Wednesday, February 2, 2011

Psychopathology vs. Pseudoscience

For the greater part of human history, mental illness has been regarded as a sign of the possession of one’s body by an evil spirit, the Devil or a malicious curse. The most commonly accepted cure available to treat the possessed was exorcism, prison, or if they were lucky - death. What is even more striking is the fact that this view of “abnormality” is still accepted by some even today. Those few are bound to resort to pseudoscientific methods, such as exorcism, to attempt to “cure” the mentally ill. Surprising as it might seem to some, pseudoscience is not a real science (many people fail to acknowledge the meaning of the word), its methods are not empirical, and its effects extremely uncertain. Conversely, psychopathology is an established science that has adopted the scientific method in its attempt to examine, describe, and treat psychological disorders. The driving force behind both pseudoscientific options and psychopathology is similar. It is the innate curiosity to search for and find an answer to the question “What went wrong with a certain person and why?” Humans’ strong desire to uncover the secret behind a mental illness, however, can sometimes cloud one’s ability to reason and make him/her vulnerable to a variety of non-scientific (for lack of a better word) beliefs. Psychopathology attempts to counter such beliefs through advances in research and the collection of evidence to further develop a scientific basis for the comprehension of mental illness.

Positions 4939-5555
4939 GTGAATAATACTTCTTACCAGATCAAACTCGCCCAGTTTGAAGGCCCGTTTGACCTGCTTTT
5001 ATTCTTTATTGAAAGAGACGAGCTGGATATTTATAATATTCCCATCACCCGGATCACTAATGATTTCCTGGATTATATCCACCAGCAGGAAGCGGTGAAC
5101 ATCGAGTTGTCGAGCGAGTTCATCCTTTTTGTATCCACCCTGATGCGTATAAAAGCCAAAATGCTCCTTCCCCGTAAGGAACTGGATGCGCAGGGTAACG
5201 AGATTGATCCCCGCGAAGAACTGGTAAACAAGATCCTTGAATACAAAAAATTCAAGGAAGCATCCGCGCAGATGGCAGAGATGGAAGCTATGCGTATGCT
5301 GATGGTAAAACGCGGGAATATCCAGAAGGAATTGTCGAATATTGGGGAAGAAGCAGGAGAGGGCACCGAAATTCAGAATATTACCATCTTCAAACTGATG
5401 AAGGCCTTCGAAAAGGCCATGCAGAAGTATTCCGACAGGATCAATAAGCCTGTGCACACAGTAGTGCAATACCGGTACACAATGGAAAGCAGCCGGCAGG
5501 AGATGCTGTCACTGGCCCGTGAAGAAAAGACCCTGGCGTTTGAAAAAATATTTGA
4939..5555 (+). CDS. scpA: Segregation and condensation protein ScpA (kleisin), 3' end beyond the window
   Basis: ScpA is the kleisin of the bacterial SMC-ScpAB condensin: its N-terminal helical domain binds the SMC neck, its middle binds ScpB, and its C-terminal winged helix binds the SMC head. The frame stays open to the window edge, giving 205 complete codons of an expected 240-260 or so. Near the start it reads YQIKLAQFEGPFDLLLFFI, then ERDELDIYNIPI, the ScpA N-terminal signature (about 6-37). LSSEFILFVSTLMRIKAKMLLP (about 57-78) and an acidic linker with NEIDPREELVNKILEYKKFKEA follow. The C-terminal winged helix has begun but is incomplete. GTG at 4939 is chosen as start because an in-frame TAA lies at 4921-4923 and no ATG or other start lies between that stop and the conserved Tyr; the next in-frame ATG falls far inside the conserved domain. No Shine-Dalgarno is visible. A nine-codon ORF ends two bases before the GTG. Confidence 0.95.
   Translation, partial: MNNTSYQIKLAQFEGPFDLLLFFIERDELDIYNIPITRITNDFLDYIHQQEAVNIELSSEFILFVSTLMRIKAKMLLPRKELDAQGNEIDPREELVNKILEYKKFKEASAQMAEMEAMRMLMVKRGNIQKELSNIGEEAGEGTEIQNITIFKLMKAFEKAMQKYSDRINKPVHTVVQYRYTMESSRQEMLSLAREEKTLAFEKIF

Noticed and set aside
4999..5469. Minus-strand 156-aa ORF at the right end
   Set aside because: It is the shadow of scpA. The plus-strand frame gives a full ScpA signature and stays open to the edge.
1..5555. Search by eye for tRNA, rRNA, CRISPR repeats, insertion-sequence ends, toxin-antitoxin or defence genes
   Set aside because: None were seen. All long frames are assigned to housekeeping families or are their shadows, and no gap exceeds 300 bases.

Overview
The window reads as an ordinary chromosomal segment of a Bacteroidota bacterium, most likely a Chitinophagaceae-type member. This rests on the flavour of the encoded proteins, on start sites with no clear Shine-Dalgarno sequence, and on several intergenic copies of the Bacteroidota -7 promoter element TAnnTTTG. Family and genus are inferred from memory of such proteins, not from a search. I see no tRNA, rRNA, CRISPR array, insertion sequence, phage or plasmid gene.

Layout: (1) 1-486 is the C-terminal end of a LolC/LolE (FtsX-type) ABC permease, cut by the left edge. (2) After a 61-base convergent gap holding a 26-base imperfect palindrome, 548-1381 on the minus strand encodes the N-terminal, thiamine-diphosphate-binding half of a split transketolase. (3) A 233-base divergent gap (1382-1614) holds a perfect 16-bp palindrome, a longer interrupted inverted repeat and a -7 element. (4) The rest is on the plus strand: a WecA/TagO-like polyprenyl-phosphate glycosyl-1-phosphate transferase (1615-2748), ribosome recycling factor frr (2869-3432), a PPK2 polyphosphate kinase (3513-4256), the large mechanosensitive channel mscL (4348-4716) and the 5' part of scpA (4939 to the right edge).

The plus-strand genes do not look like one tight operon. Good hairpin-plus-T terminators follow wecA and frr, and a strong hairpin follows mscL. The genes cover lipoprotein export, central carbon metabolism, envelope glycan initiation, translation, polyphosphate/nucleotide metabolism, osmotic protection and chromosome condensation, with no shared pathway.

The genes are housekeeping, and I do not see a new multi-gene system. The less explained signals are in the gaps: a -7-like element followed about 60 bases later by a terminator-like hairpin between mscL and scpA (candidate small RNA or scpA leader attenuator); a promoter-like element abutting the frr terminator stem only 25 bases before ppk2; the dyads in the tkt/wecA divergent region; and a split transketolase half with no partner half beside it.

Whether skeptics or avid followers, people should realize that the study of psychopathology is both challenging and necessary. It is the science concerned with the study of abnormal and maladaptive behaviors and as clichéd as it might sound, its major goal is the actual improvement of human condition. As any other science it is not able to give us all the answers and is not always certain about its findings. To the best of its abilities, however, by utilizing empirical methods it provides us with an objective view of psychological disorders. And despite all the established theories proven to work, those undergoing the study of psychopathology manage to remain critical of its main tenets, a sign, I hope, that this is a science that rejects dogma and is not afraid to change and adapt.

- K

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